Protection orders in Queensland (also known as Domestic Violence Orders) are court orders made with conditions to prevent future domestic or family violence from occurring.
Protection orders are made in accordance with the Domestic and Family Violence Protection Act 2012. In some cases, the Queensland Criminal Code will also apply. The law aims to stop domestic violence from occurring, to maximise the safety of people subjected to domestic violence, and to make sure that perpetrators are held accountable for their behaviour.
‘Domestic violence’ is described in the legislation as behaviour that is:
- physically abusive
- sexually abusive
- psychologically abusive
- emotionally abusive
- economically abusive
- coercive, or
- seeks in any way to dominate or control and which makes a person fear for their safety or wellbeing.
The abusive behaviour must occur within a ‘relevant relationship’.
‘Relevant relationship’ for the purposes of the legislation includes:
- Intimate personal relationships include couples, engaged people, de facto partners, married people (including those who are separated or divorced), those who are living or have lived together, those who have a child together, those in a boyfriend/girlfriend relationship.
- Informal care relationships exist where a person depends on another for help in their daily lives, such as for dressing, grooming and meal preparation.
- Family relationships involve those related by blood or by marriage.
To obtain a protection order, an application must be made to the Court. The application can be made by:
- the person seeking protection (the ‘aggrieved’)
- a police officer
- a solicitor
- a person authorised by the aggrieved to make the application on their behalf
- the aggrieved person’s guardian or attorney under an enduring power of attorney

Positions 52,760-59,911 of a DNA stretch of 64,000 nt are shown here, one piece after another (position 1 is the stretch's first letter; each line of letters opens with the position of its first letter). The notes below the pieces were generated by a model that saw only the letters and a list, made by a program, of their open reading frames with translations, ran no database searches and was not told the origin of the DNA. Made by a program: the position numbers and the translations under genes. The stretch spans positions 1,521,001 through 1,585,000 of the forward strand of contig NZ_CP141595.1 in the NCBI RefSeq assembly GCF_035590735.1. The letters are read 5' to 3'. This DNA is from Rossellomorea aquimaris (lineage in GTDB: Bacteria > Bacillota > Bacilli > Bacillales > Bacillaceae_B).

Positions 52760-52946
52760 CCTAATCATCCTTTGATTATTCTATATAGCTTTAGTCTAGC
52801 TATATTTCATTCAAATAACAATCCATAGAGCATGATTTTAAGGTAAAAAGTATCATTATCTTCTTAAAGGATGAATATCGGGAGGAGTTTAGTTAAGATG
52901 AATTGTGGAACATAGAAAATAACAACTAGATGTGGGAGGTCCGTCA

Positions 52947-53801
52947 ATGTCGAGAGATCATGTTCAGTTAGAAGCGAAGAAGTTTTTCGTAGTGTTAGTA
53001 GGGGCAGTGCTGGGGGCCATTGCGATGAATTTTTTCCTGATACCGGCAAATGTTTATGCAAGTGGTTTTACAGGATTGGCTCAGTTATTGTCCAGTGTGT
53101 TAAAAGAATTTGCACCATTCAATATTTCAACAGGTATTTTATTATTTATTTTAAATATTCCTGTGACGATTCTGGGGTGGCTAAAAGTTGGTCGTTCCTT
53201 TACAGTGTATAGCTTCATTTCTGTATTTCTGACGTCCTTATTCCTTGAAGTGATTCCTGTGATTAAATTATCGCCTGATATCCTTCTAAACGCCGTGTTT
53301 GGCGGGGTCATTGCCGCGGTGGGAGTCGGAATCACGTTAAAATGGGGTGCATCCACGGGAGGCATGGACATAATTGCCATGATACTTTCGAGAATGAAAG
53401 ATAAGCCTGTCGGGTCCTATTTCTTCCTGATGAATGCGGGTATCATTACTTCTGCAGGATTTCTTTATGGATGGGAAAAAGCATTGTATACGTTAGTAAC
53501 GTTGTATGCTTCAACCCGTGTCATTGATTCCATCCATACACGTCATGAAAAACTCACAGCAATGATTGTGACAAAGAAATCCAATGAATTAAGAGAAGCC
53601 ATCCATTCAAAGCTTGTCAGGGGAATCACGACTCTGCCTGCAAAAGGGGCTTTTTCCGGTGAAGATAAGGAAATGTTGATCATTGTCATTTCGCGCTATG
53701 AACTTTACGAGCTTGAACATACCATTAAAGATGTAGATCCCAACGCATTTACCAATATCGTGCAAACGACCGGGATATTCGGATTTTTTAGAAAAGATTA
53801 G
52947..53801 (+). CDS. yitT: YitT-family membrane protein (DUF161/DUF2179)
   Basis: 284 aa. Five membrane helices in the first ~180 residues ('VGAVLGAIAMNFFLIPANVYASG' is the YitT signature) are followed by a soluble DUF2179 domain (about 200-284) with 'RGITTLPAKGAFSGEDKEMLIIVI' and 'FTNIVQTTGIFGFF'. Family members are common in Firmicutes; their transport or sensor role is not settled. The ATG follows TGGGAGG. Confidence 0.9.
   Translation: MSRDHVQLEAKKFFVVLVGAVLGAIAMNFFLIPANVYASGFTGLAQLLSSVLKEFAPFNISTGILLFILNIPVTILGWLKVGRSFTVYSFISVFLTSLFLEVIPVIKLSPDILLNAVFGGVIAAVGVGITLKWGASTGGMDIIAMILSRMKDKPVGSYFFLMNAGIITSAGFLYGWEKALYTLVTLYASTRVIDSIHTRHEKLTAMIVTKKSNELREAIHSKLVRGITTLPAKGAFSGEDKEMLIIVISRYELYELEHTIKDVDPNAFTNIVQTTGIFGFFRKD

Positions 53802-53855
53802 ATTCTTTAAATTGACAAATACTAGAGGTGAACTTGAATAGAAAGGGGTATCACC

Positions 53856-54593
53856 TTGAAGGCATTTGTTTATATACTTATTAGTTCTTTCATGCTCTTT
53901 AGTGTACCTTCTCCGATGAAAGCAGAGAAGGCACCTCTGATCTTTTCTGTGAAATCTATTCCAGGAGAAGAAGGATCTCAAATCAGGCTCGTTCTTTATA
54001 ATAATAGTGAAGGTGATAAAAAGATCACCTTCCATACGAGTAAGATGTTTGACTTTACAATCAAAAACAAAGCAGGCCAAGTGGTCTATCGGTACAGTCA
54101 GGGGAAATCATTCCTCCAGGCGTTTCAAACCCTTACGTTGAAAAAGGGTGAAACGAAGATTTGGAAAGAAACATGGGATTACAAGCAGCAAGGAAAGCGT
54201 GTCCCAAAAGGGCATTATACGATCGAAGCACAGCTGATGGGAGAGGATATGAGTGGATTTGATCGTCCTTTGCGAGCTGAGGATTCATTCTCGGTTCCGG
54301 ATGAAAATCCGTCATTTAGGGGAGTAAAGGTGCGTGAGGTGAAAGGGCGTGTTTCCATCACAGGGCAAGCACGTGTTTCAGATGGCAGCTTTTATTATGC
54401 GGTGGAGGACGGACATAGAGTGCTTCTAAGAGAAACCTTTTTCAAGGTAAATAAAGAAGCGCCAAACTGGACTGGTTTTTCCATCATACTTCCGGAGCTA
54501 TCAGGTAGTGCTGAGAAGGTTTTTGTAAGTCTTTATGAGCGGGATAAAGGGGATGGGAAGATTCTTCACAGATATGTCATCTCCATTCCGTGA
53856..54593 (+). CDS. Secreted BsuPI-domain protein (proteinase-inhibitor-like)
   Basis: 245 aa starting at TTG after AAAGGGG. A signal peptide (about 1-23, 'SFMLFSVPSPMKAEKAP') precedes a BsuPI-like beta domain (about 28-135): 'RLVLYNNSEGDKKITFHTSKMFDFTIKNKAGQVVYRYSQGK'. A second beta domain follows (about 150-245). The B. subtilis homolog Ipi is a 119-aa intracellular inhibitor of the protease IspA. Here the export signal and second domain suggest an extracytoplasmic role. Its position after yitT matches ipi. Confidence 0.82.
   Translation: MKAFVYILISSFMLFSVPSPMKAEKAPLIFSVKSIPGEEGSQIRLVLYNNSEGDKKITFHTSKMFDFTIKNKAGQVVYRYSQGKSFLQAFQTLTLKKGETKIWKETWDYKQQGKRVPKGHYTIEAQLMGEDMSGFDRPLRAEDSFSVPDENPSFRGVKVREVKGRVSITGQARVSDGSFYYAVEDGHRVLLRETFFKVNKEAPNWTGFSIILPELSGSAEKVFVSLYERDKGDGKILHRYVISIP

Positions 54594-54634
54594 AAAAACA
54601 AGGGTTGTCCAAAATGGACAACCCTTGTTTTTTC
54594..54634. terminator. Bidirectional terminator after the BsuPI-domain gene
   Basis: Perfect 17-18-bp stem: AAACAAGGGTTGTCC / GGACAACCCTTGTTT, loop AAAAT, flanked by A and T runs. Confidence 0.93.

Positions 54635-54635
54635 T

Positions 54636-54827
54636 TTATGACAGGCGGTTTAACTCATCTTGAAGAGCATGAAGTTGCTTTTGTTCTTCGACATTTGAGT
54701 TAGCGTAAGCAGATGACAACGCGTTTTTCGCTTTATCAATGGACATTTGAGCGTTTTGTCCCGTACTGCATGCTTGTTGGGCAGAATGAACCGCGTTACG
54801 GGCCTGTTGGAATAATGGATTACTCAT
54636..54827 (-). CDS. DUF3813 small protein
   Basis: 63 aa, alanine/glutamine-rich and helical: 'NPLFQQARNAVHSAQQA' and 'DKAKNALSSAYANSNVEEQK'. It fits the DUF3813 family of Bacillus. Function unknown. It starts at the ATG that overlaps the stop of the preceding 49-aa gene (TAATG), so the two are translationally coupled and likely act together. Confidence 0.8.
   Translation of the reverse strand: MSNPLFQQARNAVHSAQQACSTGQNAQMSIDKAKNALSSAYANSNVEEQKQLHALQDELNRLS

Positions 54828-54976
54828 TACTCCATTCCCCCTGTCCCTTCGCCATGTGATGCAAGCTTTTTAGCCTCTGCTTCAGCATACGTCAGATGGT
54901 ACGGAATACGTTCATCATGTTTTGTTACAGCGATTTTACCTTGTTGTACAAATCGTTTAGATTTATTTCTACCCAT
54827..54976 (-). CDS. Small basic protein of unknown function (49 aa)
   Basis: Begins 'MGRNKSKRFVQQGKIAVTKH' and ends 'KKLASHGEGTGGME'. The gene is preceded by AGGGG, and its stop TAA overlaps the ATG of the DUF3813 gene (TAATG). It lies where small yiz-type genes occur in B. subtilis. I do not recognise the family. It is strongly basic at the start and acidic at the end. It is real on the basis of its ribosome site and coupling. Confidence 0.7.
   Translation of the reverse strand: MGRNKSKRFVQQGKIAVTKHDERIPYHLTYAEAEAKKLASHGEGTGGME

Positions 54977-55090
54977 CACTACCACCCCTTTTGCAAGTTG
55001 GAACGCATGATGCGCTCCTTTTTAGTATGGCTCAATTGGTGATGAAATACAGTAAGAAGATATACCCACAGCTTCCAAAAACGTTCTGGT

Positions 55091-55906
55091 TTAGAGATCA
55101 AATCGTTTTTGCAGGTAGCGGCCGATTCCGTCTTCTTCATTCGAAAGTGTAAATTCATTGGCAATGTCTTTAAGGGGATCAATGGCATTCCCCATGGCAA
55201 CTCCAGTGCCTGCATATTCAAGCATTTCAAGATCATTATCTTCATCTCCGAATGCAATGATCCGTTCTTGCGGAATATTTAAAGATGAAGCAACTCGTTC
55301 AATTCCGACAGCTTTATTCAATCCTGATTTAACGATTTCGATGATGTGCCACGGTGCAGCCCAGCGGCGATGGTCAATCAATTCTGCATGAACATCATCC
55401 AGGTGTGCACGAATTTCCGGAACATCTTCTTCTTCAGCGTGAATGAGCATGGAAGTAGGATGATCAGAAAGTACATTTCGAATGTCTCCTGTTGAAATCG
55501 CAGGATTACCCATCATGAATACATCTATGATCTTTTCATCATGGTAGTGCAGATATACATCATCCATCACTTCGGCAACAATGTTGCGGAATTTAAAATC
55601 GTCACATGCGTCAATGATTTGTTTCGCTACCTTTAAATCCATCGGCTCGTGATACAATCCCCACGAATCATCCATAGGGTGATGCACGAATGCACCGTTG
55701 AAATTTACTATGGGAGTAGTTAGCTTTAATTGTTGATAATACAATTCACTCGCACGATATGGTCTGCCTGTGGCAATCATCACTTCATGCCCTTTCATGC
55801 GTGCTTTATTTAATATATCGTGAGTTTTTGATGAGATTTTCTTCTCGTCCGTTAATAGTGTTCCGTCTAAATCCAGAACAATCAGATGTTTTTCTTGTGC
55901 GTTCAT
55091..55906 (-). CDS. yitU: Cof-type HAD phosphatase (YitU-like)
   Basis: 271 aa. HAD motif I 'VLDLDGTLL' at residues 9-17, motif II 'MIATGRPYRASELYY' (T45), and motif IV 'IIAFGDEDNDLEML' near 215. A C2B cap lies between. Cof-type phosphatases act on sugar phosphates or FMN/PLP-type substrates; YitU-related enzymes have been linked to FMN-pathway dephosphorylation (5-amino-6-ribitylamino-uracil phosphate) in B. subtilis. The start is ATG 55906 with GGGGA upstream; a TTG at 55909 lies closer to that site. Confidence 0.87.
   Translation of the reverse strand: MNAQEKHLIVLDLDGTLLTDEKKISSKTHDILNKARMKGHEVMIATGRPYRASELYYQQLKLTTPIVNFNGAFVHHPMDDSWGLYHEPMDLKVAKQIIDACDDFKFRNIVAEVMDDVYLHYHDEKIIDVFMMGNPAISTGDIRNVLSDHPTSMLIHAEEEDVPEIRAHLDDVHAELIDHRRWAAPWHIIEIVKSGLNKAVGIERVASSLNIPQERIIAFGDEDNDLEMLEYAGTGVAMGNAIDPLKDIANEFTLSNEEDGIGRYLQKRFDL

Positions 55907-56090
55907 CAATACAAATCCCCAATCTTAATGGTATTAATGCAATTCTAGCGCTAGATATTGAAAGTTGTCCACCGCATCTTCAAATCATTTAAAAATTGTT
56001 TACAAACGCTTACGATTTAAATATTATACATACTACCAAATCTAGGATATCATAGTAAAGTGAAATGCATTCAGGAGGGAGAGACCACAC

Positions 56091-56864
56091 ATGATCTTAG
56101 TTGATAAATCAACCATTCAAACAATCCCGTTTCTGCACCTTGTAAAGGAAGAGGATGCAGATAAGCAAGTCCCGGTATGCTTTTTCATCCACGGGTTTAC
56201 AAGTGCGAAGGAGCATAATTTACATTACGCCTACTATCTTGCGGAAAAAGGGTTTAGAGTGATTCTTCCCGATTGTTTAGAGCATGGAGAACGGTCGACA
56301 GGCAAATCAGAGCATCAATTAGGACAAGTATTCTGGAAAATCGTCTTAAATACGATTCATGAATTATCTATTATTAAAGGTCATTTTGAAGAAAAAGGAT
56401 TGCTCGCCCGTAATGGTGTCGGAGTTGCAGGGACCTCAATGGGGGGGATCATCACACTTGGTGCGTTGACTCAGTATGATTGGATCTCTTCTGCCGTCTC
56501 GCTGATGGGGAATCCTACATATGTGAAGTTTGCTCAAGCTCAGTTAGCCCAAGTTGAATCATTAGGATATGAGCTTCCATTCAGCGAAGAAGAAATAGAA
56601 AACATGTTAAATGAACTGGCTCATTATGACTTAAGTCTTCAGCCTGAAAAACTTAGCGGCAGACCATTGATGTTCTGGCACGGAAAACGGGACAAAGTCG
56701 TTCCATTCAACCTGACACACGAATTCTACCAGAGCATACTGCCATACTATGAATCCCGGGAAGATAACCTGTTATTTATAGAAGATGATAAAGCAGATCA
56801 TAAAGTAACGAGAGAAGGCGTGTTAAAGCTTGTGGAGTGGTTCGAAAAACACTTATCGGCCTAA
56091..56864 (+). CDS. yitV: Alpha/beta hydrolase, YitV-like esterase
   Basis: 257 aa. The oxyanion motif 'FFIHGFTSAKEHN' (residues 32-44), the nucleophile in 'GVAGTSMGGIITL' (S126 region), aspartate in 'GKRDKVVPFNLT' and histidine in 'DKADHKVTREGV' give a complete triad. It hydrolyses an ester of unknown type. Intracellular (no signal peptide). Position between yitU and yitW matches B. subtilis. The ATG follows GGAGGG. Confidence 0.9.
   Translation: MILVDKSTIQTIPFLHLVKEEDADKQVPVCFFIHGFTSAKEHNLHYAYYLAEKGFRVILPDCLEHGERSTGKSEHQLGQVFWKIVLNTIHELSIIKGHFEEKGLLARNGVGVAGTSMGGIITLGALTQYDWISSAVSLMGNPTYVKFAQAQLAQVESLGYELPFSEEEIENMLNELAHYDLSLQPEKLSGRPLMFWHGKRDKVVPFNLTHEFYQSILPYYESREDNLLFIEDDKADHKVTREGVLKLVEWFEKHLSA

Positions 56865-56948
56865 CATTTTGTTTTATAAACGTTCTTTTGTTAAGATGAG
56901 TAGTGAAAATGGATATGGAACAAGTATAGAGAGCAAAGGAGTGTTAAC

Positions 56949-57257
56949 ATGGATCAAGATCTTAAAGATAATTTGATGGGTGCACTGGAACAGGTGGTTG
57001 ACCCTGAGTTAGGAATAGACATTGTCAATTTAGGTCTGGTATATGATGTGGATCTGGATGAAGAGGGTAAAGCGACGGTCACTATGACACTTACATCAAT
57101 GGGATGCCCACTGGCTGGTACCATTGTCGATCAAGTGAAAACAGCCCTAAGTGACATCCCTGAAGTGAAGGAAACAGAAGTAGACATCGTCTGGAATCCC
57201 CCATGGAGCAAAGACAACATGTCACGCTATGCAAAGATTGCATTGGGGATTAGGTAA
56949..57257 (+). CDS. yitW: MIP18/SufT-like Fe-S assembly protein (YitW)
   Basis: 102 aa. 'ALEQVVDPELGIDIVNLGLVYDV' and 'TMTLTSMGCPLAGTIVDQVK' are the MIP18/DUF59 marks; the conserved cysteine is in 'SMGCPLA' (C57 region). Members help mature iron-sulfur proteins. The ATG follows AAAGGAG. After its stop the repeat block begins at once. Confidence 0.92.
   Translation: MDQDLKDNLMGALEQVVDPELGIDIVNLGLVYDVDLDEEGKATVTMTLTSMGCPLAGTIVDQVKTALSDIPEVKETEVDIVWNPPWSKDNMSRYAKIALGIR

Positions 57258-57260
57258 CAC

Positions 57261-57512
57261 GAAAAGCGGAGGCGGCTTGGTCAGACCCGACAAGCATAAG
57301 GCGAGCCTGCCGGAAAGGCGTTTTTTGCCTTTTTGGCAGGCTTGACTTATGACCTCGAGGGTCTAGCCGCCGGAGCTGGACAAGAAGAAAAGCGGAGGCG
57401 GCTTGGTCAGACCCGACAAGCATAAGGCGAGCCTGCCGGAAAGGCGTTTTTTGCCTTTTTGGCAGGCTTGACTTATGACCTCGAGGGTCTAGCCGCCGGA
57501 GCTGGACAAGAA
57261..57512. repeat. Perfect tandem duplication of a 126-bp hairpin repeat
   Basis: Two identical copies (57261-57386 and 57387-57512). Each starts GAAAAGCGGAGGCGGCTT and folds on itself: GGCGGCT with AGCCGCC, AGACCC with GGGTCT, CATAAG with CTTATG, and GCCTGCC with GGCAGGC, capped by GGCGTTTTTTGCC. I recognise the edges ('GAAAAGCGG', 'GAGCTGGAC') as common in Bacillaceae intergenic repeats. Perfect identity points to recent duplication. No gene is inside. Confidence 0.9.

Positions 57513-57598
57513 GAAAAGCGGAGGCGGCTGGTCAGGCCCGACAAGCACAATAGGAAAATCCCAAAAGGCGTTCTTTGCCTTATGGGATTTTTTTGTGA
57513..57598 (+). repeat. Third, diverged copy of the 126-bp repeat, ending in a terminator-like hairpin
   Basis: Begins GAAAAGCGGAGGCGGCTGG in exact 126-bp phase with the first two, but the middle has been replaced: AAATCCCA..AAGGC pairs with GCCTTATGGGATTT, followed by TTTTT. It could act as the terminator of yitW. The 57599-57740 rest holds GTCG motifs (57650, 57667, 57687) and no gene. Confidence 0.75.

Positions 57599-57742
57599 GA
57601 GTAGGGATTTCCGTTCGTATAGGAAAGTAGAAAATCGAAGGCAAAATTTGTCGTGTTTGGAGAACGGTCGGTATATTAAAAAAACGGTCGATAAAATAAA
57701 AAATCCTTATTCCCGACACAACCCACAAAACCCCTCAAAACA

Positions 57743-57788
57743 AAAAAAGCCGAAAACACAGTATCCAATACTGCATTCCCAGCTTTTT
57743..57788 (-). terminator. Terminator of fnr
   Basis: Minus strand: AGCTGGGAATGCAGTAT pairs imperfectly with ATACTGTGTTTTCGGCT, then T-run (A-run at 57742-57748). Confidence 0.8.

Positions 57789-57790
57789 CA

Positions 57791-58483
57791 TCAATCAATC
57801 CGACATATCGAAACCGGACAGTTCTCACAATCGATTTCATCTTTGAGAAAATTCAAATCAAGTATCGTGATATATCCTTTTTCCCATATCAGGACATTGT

- a party to a child protection proceeding (but only in Children’s Court).
The person against whom the order is sought is known as ‘the respondent’.
An order can be made to protect the aggrieved and any child, relative or associate (such as a friend) who needs protection. You must explain in your application why the others need protection.
An aggrieved aged under 18 years can apply for an order if they are in an intimate personal relationship or an informal care relationship, but not if they are in a family relationship, with the respondent. If you require protection from a family member, you should contact police on 000 if it is an emergency. Otherwise, you can contact Child Services for help.
Protection orders in Queensland are usually made at a Magistrates Court. An Order will be made if the court believes that violence has occurred and it is necessary to protect from future violence.
A Judge in the Supreme or District Court can make a Protection Order against a defendant convicted of an offence involving domestic or family violence. An Order can also be made during protection proceedings in the Children’s Court.